Lack of Professionalism
In India, acquisition functionaries are posted in routine turn over. There is no selection based on educational qualifications, demonstrated flair or past experience. Unfortunately, the services are to blame the most in this respect. They have failed to grasp the importance of staff proficiency. A number of critical acquisition functions are being performed by officers posted to New Delhi on their last-leg posting prior to superannuation. Similarly, a bureaucrat from Animal Husbandry or Panchayati Raj Department can be posted to the Acquisition Wing to negotiate advanced weapon systems worth billions of dollars. The role of defence financial advisors is performed by Defence Finance functionaries without elementary knowledge of economics and military matters.
CAG has highlighted numerous cases where the three services have purchased the same item from the same vendor at different rates. Vendors are quick to exploit such weaknesses in the system to derive undue benefits.
Worse, no training is ever provided to acquisition functionaries to enable them to discharge their duties efficiently. Lack of integral legal advice has been another major weakness of the system. To sum up, it will not be incorrect to aver that defence acquisitions in India are being handled by amateurs who are ill-equipped to carry out highly specialised functions.
Poor Contract Drafting
Before the release of Defence Procurement Procedure – 2005, India had no standard contract format. The usual practice followed was to ask the vendor to prepare and submit a draft contract document. On receipt, the draft was circulated to different agencies involved to elicit their comments. The quality of contract vetting depended solely on the diligence of the official involved. The whole exercise was thus carried out in a highly casual and perfunctory manner.
As was to be expected, vendors drafted contracts keeping their own interests in mind and small print invariably contained provisions detrimental to India’s interests. These aspects got revealed at a much later stage when nothing could be done to retrieve the situation. There are numerous instances where India has paid dearly for such lapses.
Lack of Planning
Delayed finalisation of 15-year Long Term Integrated Procurement Plan and 5-year Services Capital Acquisition Plans forces India to go for unplanned procurements. According to CAG, 28 and 43 percent of the budgets in 2004-05 and 2005-06 respectively were expended on unplanned items. CAG held unplanned procurements responsible for restricted competition amongst other ill-effects, thereby giving undue leverage to vendors to demand higher prices.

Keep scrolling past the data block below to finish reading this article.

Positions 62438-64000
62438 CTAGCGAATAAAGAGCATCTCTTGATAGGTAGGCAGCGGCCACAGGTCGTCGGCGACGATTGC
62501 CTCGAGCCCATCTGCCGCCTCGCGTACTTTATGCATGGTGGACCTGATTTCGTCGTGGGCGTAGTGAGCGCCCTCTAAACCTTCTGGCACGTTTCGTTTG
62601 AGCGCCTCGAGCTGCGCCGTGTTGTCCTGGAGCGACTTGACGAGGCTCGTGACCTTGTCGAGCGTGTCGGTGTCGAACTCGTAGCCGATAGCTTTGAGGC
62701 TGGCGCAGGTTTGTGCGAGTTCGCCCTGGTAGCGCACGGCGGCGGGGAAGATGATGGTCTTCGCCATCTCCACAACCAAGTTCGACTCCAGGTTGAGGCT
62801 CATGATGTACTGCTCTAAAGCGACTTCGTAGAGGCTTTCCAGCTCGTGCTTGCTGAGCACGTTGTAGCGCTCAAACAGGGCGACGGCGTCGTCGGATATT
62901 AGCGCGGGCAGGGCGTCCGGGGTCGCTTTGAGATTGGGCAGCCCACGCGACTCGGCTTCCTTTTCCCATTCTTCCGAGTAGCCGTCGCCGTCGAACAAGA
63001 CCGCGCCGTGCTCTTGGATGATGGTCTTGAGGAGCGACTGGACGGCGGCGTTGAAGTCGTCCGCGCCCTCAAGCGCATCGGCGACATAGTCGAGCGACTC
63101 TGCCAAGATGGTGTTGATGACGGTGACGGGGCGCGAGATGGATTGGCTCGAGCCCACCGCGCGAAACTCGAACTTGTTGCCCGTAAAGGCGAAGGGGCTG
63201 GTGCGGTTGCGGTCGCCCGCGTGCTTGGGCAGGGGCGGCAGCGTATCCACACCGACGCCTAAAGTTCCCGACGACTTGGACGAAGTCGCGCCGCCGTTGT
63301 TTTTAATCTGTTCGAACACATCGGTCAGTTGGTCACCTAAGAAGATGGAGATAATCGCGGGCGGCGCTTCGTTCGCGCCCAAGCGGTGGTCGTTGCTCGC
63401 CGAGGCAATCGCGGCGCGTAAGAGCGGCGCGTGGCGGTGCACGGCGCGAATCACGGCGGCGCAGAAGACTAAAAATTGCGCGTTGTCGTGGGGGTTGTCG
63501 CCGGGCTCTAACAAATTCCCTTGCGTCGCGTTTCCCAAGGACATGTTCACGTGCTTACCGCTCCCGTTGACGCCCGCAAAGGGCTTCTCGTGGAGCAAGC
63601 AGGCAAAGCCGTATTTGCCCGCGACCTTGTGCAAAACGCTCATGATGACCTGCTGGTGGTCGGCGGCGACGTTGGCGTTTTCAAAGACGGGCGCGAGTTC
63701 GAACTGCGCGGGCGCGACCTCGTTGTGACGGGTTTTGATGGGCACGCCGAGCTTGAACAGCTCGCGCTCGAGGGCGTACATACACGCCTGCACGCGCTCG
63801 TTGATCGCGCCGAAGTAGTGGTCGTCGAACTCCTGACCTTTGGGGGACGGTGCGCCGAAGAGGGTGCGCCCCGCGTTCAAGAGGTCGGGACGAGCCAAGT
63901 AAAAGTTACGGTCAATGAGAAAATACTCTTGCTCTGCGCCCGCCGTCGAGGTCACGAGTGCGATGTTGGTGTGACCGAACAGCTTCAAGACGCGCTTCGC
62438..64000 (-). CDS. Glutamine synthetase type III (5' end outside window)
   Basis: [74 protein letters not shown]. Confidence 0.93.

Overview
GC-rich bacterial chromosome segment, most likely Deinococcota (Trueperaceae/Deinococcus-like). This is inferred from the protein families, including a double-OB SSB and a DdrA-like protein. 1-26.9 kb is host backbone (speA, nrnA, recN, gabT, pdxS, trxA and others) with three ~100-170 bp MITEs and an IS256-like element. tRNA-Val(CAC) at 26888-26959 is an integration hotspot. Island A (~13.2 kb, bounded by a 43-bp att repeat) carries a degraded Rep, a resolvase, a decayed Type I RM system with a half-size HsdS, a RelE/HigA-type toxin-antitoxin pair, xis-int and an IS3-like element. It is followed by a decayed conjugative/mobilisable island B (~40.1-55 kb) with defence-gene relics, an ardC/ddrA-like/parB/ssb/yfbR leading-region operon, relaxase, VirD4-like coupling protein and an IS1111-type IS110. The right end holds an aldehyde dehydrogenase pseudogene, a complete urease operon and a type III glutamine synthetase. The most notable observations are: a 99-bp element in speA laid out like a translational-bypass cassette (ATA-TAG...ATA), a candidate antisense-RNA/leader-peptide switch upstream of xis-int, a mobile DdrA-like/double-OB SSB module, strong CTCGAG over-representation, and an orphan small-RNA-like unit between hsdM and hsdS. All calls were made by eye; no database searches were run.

Lack of planning also results in a last minute rush to conclude contracts before the end of a financial year to avoid surrendering unexpended funds. Contract Negotiation Committee for all proposals over Rs 75 crores for the services and Rs 20 crores for Coast Guard is headed by Acquisition Manager with Technical Manager and Financial Manager as members. As a financial year draws closer to closure, they get hard pressed to devote adequate time to each contract, resulting in flawed provisions.
Indifferent Monitoring and Poor Post-Contract Management
Performance of a vendor can best be gauged by the degree of earnestness with which he adheres to the various provisions of a contract. India lacks an effective system for post contract management and monitoring. Although there are a number of agencies involved, there is no single overarching authority to ensure coordination among them. To start with, while responsibility for contract administration and management is that of the Service Headquarters (SHQ) concerned, post-contract monitoring is conducted by the Acquisition Wing. In addition, Equipment Induction Cells are raised by SHQ to deal with the issues related to smooth induction of major equipment in service.
In cases involving one time off-the-shelf buys, Acquisition Manager reviews progress. However, in complex projects entailing design, development and testing, a steering committee under DGA is constituted. The Acquisition Wing submits Quarterly Contract Implementation Reports to the Defence Procurement Board. Due to its preoccupation with procurement activities, the Acquisition Wing has little time to spare for monitoring functions. Once a contract is signed and the related expenditure is booked, the case slides into the background.
As regards monitoring of the implementation of the offset contract, the vendor is required to submit quarterly reports to the Acquisition Manager concerned. The Offset Monitoring Cell in the Ministry of Defence (MoD) is tasked to assist the Acquisition Wing in monitoring progress of offset programmes. Where necessary, an audit by a nominated official/agency may be ordered to ascertain the actual status of implementation.